Contact: David Almasi, National Center for Public Policy Research, 202-543-4110
WASHINGTON, Mar. 7 /Standard Newswire/ -- U.S. Representative Frank Wolf's (R-VA) controversial Journey Through Hallowed Ground National Heritage Area Act is scheduled for a vote in the House Resources Committee today. It stalled last year after protests by property rights groups.
Wolf's legislation would create a 175-mile preservation zone from central
"Congressman Wolf has simply resurrected his failed Heritage Area initiative from last year, slapped a few cosmetic changes on it, and is now trying to push it through the new Congress," said Peyton Knight, director of environmental and regulatory affairs for the
The bill failed last year despite Wolf slipping a million-dollar earmark into the 2005 federal transportation bill to fund the principal lobbying group behind his bill.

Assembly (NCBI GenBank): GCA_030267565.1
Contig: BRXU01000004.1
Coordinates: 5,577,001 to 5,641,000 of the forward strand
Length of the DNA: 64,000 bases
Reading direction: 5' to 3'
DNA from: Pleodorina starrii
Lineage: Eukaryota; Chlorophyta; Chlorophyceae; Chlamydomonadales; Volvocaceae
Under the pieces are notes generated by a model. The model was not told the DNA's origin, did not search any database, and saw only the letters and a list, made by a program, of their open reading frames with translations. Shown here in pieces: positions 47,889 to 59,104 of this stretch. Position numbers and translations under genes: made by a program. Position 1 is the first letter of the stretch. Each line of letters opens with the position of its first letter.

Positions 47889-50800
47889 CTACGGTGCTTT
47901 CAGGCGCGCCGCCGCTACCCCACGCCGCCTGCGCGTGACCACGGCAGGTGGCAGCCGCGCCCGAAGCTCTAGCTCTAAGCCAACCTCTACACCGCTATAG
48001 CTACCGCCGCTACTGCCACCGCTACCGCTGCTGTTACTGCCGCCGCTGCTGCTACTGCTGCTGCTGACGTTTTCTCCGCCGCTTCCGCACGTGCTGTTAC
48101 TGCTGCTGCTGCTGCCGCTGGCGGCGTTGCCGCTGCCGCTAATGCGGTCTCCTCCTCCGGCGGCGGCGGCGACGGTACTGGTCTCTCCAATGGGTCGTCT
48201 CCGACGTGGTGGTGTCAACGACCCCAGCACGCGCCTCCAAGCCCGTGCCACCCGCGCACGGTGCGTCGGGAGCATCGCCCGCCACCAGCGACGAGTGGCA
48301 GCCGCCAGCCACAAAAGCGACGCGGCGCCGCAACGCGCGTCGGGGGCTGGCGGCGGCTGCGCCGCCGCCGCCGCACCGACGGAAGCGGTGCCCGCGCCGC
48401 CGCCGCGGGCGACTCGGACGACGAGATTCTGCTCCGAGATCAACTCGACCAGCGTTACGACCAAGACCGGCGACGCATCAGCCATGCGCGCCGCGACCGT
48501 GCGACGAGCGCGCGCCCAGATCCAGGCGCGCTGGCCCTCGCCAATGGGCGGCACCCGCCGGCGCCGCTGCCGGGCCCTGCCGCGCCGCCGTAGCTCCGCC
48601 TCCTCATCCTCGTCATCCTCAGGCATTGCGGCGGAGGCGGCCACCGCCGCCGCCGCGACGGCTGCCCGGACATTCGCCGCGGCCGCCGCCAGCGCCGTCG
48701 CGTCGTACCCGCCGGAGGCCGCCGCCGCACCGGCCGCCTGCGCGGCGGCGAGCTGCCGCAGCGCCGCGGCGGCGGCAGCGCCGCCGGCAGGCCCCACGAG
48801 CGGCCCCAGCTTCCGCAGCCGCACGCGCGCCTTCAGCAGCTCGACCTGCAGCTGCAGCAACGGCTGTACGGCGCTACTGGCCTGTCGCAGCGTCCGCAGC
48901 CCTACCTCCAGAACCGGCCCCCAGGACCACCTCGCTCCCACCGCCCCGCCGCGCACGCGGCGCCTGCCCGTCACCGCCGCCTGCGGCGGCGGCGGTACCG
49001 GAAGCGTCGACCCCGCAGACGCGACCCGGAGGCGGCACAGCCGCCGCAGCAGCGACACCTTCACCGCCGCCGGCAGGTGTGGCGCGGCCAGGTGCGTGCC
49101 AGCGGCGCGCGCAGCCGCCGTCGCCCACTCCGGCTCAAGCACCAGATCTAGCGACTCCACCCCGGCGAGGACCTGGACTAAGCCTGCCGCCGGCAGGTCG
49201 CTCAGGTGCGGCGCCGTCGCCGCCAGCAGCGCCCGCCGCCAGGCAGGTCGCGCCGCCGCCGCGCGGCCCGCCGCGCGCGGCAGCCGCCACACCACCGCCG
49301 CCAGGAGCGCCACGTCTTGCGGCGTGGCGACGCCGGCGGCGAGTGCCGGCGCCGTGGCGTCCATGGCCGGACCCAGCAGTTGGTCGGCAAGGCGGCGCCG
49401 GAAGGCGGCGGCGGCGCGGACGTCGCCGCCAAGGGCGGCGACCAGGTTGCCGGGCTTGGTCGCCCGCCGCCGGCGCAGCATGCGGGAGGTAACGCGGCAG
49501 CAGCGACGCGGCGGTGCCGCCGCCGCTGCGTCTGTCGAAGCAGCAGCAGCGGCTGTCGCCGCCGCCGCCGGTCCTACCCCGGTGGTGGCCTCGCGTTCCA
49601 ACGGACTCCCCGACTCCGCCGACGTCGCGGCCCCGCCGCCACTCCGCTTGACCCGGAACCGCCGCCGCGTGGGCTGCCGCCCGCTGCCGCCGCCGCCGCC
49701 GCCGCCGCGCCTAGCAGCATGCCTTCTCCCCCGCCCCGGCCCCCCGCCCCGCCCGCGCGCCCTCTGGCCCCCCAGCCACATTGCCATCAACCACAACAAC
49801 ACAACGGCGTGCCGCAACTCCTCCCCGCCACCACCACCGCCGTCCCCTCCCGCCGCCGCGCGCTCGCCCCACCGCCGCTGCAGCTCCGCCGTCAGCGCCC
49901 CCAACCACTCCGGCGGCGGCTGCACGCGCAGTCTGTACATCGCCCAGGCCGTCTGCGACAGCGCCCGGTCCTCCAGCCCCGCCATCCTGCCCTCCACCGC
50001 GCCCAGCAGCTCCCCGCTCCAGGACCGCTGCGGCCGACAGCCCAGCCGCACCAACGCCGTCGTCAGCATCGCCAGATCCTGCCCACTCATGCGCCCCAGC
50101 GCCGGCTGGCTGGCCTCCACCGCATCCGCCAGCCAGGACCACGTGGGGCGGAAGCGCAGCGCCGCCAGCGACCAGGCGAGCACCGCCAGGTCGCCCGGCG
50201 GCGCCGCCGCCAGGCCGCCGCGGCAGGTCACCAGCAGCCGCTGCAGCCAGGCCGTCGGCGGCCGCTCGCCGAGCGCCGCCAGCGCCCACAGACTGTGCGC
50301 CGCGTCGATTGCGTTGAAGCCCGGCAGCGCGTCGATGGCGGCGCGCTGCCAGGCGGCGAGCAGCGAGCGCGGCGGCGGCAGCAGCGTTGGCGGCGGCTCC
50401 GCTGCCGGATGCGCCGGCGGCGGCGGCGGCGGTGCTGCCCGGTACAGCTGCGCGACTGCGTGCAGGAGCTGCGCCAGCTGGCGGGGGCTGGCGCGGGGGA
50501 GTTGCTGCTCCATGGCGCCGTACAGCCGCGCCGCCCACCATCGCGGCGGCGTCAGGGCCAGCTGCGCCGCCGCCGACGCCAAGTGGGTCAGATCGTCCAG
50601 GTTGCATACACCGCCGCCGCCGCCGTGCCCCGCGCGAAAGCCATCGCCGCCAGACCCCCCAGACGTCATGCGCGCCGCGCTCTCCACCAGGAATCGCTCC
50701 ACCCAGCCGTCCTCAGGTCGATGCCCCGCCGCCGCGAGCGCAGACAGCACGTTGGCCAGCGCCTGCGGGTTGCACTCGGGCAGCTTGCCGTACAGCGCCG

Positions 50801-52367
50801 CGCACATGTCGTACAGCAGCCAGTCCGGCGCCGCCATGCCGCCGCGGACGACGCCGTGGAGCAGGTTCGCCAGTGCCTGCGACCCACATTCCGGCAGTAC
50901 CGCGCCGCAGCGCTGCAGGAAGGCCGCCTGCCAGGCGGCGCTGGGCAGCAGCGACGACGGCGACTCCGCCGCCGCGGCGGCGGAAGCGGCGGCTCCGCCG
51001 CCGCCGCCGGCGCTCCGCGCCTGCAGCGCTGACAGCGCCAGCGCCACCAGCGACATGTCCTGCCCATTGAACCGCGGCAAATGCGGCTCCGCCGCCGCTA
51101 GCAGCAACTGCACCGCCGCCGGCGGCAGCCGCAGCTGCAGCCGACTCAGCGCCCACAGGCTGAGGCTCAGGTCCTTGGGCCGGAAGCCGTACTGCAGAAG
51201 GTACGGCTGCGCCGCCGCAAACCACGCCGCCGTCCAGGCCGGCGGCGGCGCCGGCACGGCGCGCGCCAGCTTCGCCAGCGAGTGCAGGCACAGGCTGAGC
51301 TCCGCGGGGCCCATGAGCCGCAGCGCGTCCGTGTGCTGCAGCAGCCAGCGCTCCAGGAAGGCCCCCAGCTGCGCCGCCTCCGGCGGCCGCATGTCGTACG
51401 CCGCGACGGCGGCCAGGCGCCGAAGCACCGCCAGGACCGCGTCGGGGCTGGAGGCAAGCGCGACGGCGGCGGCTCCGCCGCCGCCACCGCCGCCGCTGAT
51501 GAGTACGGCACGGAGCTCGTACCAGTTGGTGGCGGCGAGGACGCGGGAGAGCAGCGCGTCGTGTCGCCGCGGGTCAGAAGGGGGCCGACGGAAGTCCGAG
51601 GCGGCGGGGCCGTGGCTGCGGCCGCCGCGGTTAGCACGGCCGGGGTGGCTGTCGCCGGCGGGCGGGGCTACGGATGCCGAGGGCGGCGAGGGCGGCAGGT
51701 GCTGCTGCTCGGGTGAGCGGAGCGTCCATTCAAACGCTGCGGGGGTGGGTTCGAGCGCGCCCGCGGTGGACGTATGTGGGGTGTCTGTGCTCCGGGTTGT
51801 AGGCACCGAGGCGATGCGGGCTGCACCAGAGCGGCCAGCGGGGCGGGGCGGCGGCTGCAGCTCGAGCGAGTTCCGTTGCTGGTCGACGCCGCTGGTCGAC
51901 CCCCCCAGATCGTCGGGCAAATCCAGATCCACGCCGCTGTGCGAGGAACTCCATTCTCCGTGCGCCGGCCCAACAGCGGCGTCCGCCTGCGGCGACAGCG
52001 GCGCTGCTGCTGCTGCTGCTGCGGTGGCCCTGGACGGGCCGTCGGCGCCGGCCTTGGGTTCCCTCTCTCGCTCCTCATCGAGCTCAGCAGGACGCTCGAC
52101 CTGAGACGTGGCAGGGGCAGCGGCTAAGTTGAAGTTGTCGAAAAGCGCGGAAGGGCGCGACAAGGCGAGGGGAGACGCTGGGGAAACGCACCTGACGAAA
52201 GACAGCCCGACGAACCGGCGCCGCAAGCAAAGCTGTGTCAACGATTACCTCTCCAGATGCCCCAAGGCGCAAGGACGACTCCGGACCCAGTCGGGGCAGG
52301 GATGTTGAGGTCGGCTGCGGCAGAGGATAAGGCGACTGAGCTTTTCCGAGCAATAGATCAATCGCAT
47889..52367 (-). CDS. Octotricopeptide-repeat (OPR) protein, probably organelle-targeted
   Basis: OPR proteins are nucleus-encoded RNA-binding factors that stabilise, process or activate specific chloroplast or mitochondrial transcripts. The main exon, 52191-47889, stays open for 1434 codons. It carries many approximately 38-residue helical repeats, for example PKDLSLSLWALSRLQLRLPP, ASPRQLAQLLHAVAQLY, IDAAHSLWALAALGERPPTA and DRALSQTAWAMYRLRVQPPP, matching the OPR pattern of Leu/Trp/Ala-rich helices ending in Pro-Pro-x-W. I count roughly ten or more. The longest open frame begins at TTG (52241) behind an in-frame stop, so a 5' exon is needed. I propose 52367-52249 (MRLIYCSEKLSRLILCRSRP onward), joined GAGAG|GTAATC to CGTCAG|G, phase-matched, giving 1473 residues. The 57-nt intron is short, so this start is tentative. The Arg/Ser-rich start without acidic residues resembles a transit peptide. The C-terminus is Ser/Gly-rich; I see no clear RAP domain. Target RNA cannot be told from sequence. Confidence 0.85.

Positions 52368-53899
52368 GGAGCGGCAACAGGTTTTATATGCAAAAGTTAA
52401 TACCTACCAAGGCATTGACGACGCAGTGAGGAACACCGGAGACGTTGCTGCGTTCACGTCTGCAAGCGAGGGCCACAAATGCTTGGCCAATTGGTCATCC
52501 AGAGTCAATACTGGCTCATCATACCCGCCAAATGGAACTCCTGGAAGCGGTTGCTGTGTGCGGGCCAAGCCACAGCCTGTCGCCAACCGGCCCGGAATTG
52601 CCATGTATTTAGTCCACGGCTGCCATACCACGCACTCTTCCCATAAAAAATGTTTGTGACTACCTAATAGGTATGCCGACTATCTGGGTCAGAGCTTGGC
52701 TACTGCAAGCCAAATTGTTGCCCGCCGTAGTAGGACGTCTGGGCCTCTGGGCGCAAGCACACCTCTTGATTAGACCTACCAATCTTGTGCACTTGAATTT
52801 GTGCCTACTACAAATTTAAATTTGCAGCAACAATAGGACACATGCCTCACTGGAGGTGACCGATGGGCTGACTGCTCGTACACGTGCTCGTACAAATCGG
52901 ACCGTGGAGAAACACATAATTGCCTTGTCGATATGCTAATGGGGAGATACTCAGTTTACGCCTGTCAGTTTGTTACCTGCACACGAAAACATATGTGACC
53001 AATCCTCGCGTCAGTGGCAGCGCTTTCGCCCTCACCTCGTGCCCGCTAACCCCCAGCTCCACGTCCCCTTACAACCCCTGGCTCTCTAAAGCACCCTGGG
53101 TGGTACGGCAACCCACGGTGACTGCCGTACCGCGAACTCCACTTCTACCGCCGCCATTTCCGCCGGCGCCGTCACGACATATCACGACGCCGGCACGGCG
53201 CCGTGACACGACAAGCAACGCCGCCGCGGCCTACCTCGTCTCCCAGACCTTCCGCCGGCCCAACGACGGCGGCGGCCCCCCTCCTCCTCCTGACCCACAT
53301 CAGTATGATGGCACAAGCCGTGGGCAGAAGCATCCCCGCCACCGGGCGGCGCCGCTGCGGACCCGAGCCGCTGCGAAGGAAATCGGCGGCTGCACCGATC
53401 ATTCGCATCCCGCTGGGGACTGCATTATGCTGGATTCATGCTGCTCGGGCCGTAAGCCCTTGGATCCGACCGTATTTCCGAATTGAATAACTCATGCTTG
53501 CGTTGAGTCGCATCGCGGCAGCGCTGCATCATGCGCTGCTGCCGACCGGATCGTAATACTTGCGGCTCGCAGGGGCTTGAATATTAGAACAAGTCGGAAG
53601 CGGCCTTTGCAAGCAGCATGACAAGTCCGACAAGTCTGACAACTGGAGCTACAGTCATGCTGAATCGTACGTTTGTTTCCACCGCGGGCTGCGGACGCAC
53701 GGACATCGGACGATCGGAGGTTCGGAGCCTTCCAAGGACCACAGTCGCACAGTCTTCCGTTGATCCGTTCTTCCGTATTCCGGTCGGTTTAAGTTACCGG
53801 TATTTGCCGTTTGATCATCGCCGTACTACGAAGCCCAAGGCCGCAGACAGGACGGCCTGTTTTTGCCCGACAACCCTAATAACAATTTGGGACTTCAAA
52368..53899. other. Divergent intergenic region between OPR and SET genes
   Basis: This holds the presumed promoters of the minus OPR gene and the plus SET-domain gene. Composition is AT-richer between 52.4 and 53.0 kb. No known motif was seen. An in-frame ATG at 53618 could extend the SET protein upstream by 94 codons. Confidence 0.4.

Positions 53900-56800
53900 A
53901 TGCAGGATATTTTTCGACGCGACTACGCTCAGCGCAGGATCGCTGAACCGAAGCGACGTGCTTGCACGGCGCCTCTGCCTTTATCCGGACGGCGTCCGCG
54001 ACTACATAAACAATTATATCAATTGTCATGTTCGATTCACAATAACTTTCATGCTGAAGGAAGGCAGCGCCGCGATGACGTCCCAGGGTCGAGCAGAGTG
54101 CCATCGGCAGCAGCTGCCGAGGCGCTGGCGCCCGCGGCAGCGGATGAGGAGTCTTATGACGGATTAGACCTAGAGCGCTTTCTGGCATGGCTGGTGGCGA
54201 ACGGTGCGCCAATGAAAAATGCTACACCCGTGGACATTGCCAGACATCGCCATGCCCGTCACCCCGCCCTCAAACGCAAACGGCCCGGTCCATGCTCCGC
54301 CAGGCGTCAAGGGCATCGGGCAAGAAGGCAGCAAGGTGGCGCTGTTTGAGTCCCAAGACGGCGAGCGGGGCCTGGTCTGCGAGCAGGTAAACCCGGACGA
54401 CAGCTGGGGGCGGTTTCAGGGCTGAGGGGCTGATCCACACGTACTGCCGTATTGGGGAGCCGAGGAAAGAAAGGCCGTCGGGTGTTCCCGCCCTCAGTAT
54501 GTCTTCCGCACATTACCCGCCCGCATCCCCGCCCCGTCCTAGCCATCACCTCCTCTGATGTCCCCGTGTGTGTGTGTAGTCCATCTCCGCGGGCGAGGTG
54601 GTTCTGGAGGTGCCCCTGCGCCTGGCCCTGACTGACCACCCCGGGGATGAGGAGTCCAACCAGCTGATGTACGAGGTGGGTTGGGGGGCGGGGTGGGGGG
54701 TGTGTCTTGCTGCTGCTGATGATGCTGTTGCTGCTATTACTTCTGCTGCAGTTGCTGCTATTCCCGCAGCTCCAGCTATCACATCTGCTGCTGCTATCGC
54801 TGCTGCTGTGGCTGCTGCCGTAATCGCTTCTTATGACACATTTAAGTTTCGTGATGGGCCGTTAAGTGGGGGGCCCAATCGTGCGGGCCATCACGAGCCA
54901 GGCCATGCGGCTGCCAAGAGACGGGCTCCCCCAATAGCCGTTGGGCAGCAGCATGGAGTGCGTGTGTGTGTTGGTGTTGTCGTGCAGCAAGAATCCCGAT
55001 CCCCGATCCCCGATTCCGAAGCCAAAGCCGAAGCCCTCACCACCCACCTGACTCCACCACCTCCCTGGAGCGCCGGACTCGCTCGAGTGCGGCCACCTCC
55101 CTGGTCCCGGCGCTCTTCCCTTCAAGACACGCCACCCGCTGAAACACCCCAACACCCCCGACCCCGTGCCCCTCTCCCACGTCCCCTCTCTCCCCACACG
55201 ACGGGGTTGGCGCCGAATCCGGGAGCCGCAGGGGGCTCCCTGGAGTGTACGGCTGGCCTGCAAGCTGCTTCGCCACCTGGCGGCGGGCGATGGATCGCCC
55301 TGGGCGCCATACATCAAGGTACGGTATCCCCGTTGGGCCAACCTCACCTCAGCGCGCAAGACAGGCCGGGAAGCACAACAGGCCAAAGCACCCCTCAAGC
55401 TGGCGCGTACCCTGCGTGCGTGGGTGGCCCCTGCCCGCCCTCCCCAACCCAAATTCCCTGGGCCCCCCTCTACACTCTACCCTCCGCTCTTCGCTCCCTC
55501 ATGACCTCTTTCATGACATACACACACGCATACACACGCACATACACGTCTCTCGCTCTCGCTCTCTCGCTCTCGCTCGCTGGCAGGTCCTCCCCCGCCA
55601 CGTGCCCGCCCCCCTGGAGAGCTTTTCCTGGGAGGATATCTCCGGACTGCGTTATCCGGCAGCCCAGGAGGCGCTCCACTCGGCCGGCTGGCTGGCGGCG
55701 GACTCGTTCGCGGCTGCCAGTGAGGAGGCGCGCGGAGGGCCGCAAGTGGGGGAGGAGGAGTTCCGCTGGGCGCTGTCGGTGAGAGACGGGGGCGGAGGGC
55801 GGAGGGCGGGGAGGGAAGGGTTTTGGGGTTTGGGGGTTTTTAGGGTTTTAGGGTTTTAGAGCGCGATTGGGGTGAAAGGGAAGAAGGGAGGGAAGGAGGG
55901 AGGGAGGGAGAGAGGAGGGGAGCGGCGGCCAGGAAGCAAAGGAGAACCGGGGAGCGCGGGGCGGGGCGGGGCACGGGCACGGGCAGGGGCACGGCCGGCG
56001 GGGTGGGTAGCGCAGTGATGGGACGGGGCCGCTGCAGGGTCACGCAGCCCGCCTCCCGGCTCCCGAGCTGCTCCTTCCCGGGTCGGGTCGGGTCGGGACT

Congressman Roscoe Bartlett (R-MD) introduced an alternative bill to address concerns found in the Wolf bill about private property rights, federal overreach and earmarks.
Key differences between the proposals:
* The Wolf bill would earmark $10 million federal tax dollars for interest groups; the Barlett bill would not. The Wolf bill recommends that these interest groups disburse their taxpayer-subsidized windfall to "states and their political subdivisions" for the purpose of promoting the land use policies the preservation groups favor.
Richard Falknor of the Maryland Taxpayers Association notes: "The
* Under the Wolf proposal, preservationist groups and the National Park Service would be directed to create a "management plan" that includes an "inventory" of property that should be targeted for preservation. The
"The Wolf bill would enable special interest groups and the federal Park Service to impose a narrow, preservationist agenda on the citizens of the area," says John Taylor, president of the Virginia Institute for Public Policy Research.
* The Wolf bill would not require that property owners be compensated for losses; the